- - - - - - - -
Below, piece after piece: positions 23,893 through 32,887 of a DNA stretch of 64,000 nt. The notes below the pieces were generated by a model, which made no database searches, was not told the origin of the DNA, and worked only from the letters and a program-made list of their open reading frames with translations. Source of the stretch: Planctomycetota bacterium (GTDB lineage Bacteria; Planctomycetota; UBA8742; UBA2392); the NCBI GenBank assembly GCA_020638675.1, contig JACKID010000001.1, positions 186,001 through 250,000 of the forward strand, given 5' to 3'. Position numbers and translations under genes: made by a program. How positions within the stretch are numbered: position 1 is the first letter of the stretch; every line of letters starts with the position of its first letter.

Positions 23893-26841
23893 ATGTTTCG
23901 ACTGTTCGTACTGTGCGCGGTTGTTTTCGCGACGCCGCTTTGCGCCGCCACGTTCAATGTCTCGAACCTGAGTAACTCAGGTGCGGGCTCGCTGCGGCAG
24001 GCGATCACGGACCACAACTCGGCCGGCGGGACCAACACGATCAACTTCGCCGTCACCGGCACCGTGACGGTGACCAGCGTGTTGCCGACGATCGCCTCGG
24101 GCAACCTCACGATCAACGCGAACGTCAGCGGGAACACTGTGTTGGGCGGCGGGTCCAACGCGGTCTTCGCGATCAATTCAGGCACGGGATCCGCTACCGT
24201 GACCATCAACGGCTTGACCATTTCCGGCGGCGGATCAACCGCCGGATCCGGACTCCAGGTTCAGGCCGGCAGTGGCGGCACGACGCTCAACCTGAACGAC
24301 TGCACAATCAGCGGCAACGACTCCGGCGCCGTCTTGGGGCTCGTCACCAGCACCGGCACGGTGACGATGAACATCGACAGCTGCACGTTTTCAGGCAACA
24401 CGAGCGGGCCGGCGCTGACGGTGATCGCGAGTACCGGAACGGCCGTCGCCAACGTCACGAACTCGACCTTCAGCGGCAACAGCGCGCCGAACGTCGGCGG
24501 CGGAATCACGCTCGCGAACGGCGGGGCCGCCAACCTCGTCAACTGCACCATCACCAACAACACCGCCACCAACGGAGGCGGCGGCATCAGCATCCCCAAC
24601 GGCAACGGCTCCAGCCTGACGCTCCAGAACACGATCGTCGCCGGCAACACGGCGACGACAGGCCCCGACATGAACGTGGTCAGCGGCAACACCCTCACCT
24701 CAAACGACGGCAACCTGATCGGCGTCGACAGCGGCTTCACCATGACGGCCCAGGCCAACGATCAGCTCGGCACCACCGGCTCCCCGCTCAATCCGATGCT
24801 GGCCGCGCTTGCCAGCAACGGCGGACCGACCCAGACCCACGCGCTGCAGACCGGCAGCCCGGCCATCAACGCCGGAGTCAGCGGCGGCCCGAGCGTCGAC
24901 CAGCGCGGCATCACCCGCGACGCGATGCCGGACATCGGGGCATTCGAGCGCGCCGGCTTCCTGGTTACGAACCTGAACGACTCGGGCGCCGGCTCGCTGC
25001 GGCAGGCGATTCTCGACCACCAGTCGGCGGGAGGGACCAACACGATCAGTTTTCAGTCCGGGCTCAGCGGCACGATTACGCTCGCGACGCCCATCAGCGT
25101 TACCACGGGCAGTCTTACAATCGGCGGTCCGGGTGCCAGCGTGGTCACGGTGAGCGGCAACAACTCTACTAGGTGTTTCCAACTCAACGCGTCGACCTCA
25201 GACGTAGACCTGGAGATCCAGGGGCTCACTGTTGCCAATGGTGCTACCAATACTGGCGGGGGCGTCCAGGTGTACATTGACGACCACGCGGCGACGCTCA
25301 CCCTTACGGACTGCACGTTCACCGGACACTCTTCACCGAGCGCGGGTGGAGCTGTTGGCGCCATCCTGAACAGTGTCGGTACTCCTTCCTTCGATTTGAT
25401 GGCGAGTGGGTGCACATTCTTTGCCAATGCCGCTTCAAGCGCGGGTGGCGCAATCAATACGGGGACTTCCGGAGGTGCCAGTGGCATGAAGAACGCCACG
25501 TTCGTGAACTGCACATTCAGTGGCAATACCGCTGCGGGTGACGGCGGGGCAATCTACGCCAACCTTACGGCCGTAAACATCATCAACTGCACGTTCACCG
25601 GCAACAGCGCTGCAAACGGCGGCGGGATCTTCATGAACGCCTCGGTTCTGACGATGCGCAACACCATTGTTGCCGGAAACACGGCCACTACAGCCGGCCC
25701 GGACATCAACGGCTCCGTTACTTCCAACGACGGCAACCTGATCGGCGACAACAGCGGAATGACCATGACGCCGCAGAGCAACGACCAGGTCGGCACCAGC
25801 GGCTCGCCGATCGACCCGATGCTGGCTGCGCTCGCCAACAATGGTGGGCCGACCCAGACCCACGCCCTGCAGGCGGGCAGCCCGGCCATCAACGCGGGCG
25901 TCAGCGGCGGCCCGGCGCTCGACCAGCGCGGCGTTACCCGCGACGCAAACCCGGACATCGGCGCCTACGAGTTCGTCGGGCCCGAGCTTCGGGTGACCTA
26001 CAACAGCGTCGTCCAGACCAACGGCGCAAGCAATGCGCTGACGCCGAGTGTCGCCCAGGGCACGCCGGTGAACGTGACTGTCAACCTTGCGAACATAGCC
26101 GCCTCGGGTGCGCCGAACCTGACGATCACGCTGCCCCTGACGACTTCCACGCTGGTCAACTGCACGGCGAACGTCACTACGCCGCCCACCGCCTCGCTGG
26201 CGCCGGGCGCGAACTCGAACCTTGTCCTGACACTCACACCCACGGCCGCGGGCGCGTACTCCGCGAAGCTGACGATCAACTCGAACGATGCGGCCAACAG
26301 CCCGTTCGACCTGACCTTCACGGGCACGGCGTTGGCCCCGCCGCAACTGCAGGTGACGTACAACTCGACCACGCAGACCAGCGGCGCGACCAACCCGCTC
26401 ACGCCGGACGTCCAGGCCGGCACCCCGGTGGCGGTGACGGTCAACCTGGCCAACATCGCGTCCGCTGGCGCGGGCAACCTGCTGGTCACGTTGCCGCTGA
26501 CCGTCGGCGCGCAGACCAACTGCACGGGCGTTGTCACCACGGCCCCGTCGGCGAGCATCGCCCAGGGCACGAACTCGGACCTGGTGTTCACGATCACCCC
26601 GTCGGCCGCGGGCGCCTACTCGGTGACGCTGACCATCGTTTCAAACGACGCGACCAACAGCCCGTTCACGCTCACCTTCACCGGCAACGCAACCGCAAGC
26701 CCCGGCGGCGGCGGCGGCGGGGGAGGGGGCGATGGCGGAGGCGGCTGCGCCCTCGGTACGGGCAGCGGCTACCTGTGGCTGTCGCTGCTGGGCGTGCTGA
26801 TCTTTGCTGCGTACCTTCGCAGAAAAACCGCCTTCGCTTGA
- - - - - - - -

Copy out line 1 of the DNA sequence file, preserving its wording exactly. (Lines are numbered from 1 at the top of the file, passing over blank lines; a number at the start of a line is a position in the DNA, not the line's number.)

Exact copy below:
Below, piece after piece: positions 23,893 through 32,887 of a DNA stretch of 64,000 nt. The notes below the pieces were generated by a model, which made no database searches, was not told the origin of the DNA, and worked only from the letters and a program-made list of their open reading frames with translations. Source of the stretch: Planctomycetota bacterium (GTDB lineage Bacteria; Planctomycetota; UBA8742; UBA2392); the NCBI GenBank assembly GCA_020638675.1, contig JACKID010000001.1, positions 186,001 through 250,000 of the forward strand, given 5' to 3'. Position numbers and translations under genes: made by a program. How positions within the stretch are numbered: position 1 is the first letter of the stretch; every line of letters starts with the position of its first letter.